PMID- 29140818
OWN - NLM
STAT- MEDLINE
DCOM- 20180223
LR  - 20180223
IS  - 1531-7021 (Electronic)
IS  - 1040-8738 (Linking)
VI  - 29
IP  - 2
DP  - 2018 Mar
TI  - Drop instillation and glaucoma.
PG  - 171-177
LID - 10.1097/ICU.0000000000000451 [doi]
AB  - PURPOSE OF REVIEW: To describe the current state of knowledge regarding glaucoma 
      patients' eye drop technique, interventions attempting to improve eye drop
      technique, and methods for assessing eye drop technique. RECENT FINDINGS: In
      observational studies, between 18.2 and 80% of patients contaminate their eye
      drop bottle by touching their eye or face, 11.3-60.6% do not instill exactly one 
      drop, and 6.8-37.3% miss the eye with the drop. Factors significantly associated 
      with poorer technique include older age, lack of instruction on eye drop
      technique, female sex, arthritis, more severe visual field defect, lack of
      positive reinforcement to take eye drops, lower educational level, low
      self-efficacy, and being seen at a clinic rather than a private practice. Among
      intervention studies, four of five studies using a mechanical device and three of
      four studies using educational interventions to improve technique showed positive
      results, but none of the studies were randomized controlled trials. SUMMARY: Poor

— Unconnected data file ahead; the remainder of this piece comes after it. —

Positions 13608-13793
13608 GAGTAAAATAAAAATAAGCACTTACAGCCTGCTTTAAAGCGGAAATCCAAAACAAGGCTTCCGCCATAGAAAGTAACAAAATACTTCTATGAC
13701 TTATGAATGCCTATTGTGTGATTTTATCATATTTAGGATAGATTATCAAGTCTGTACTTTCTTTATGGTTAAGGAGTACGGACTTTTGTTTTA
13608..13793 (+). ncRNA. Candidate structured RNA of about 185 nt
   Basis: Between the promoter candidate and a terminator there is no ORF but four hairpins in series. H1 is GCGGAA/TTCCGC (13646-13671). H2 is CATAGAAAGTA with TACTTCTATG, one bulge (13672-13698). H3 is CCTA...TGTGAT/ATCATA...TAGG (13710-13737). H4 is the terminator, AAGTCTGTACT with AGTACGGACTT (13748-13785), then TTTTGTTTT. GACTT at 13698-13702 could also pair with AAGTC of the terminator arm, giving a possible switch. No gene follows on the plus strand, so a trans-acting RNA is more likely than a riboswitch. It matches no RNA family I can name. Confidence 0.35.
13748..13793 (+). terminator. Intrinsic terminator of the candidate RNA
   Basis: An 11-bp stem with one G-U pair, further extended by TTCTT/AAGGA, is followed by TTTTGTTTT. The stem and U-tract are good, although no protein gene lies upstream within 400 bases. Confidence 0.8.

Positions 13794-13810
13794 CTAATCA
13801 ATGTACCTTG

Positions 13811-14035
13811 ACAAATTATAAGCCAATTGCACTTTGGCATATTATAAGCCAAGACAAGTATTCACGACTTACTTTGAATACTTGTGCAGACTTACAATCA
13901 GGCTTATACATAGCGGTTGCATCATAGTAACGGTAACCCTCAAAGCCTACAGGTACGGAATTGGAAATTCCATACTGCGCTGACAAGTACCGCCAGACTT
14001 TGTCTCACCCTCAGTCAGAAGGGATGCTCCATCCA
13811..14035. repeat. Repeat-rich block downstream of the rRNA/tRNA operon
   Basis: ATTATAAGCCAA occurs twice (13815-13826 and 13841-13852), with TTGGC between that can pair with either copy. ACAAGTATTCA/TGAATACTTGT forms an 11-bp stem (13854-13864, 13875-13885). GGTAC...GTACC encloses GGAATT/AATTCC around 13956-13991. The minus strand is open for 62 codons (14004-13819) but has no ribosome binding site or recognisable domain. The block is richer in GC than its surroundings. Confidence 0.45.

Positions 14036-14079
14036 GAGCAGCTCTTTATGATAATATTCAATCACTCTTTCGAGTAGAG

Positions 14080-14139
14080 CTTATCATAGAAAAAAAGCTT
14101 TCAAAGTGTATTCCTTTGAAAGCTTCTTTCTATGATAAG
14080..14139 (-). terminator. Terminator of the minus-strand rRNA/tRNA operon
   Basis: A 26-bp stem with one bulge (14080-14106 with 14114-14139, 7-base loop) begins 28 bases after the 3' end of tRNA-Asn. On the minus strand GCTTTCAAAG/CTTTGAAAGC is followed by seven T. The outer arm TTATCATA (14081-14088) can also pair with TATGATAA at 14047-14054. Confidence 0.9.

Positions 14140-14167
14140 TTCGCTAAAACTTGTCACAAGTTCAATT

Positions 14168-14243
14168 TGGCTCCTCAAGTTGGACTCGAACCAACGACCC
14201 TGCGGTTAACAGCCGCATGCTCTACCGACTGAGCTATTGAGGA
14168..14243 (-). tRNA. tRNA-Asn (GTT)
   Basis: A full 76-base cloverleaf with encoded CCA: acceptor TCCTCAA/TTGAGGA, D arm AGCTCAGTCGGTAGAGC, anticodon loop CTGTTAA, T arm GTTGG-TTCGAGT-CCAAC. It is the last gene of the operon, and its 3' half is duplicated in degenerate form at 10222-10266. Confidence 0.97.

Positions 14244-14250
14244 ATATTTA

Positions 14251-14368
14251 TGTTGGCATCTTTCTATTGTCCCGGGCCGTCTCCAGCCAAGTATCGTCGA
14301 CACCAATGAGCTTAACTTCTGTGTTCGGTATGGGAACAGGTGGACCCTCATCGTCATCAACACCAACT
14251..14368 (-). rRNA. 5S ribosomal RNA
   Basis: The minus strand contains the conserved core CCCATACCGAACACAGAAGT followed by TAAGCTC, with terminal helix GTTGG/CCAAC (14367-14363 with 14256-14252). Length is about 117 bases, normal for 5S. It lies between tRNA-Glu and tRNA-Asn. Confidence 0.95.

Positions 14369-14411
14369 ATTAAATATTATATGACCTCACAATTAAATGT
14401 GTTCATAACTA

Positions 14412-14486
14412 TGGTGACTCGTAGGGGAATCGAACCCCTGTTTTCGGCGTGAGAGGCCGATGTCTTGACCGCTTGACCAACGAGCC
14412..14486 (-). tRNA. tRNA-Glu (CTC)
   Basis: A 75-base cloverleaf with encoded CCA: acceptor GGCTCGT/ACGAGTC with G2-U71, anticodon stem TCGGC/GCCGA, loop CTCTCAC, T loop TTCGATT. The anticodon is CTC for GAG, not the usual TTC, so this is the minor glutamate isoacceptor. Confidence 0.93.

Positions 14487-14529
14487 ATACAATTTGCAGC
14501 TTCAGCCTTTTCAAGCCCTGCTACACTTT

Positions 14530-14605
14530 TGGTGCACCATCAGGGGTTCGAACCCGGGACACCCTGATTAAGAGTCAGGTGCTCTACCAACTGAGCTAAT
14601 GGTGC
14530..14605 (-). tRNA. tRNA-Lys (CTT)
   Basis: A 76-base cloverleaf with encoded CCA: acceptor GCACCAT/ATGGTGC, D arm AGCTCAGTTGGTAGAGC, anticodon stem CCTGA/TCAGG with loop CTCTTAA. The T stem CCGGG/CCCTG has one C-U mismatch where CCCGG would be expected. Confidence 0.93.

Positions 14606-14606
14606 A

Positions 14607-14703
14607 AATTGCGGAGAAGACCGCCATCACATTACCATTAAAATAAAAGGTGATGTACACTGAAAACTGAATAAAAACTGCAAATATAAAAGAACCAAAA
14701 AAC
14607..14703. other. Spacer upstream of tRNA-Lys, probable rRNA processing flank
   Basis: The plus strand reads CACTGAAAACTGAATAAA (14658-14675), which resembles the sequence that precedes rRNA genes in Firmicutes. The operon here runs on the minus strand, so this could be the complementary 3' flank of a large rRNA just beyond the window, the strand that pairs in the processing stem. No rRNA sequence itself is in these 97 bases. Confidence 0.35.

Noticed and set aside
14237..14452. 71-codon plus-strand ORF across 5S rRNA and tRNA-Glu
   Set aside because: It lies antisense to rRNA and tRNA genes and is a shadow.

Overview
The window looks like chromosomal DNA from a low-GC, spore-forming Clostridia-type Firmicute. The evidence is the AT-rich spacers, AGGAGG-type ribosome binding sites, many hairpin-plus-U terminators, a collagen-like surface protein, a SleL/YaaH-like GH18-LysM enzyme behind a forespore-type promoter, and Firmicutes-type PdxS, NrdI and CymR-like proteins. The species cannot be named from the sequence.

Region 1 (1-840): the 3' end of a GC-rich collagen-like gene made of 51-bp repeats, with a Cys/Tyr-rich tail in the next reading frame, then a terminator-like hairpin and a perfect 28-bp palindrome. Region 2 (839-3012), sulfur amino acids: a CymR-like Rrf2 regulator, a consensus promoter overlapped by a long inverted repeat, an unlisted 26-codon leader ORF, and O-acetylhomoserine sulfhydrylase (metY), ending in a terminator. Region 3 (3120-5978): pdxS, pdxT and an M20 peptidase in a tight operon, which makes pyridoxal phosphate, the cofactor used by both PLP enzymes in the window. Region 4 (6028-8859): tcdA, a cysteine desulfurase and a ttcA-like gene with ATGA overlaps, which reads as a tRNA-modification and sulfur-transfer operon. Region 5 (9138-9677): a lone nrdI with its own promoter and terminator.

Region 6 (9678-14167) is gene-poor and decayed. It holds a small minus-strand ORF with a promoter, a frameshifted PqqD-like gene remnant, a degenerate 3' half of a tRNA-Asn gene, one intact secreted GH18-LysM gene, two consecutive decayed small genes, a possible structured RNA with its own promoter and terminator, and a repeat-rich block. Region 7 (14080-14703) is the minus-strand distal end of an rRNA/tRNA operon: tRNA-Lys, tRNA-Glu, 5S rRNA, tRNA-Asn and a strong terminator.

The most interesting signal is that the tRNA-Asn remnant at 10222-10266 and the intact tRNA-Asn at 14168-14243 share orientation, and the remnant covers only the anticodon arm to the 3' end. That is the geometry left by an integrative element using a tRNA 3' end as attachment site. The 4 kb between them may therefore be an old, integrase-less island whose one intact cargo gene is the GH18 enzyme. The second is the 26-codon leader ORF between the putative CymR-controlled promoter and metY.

eye drop technique is a significant impediment to achieving good control of
      intraocular pressure in glaucoma. Both mechanical device interventions and
      educational interventions offer promise to improve patients' technique, but
      studies with stronger designs need to be done followed by introduction into
      clinical practice.
FAU - Davis, Scott A
AU  - Davis SA
AD  - Division of Pharmaceutical Outcomes and Policy, University of North Carolina
      Eshelman School of Pharmacy.
FAU - Sleath, Betsy
AU  - Sleath B
AD  - Division of Pharmaceutical Outcomes and Policy, University of North Carolina
      Eshelman School of Pharmacy.
AD  - Cecil G. Sheps Center for Health Services Research, Chapel Hill, North Carolina.
FAU - Carpenter, Delesha M
AU  - Carpenter DM
AD  - Division of Pharmaceutical Outcomes and Policy, University of North Carolina
      Eshelman School of Pharmacy.
FAU - Blalock, Susan J
AU  - Blalock SJ
AD  - Division of Pharmaceutical Outcomes and Policy, University of North Carolina
      Eshelman School of Pharmacy.
FAU - Muir, Kelly W
AU  - Muir KW
AD  - Department of Ophthalmology, Duke University School of Medicine, Durham, North
      Carolina.
FAU - Budenz, Donald L
AU  - Budenz DL
AD  - Department of Ophthalmology, University of North Carolina at Chapel Hill, Chapel 
      Hill, North Carolina, USA.
LA  - eng
PT  - Journal Article
PT  - Review
PL  - United States
TA  - Curr Opin Ophthalmol
JT  - Current opinion in ophthalmology
JID - 9011108
RN  - 0 (Antihypertensive Agents)
RN  - 0 (Ophthalmic Solutions)
SB  - IM
MH  - *Administration, Ophthalmic
MH  - Antihypertensive Agents/*administration & dosage
MH  - Drug Packaging
MH  - Glaucoma/*drug therapy
MH  - Humans
MH  - Intraocular Pressure/drug effects
MH  - Medication Adherence
MH  - Ophthalmic Solutions/*administration & dosage
MH  - Patient Education as Topic
MH  - Tonometry, Ocular
EDAT- 2017/11/16 06:00
MHDA- 2018/02/24 06:00
CRDT- 2017/11/16 06:00
PHST- 2017/11/16 06:00 [pubmed]
PHST- 2018/02/24 06:00 [medline]
PHST- 2017/11/16 06:00 [entrez]
AID - 10.1097/ICU.0000000000000451 [doi]
PST - ppublish
SO  - Curr Opin Ophthalmol. 2018 Mar;29(2):171-177. doi: 10.1097/ICU.0000000000000451.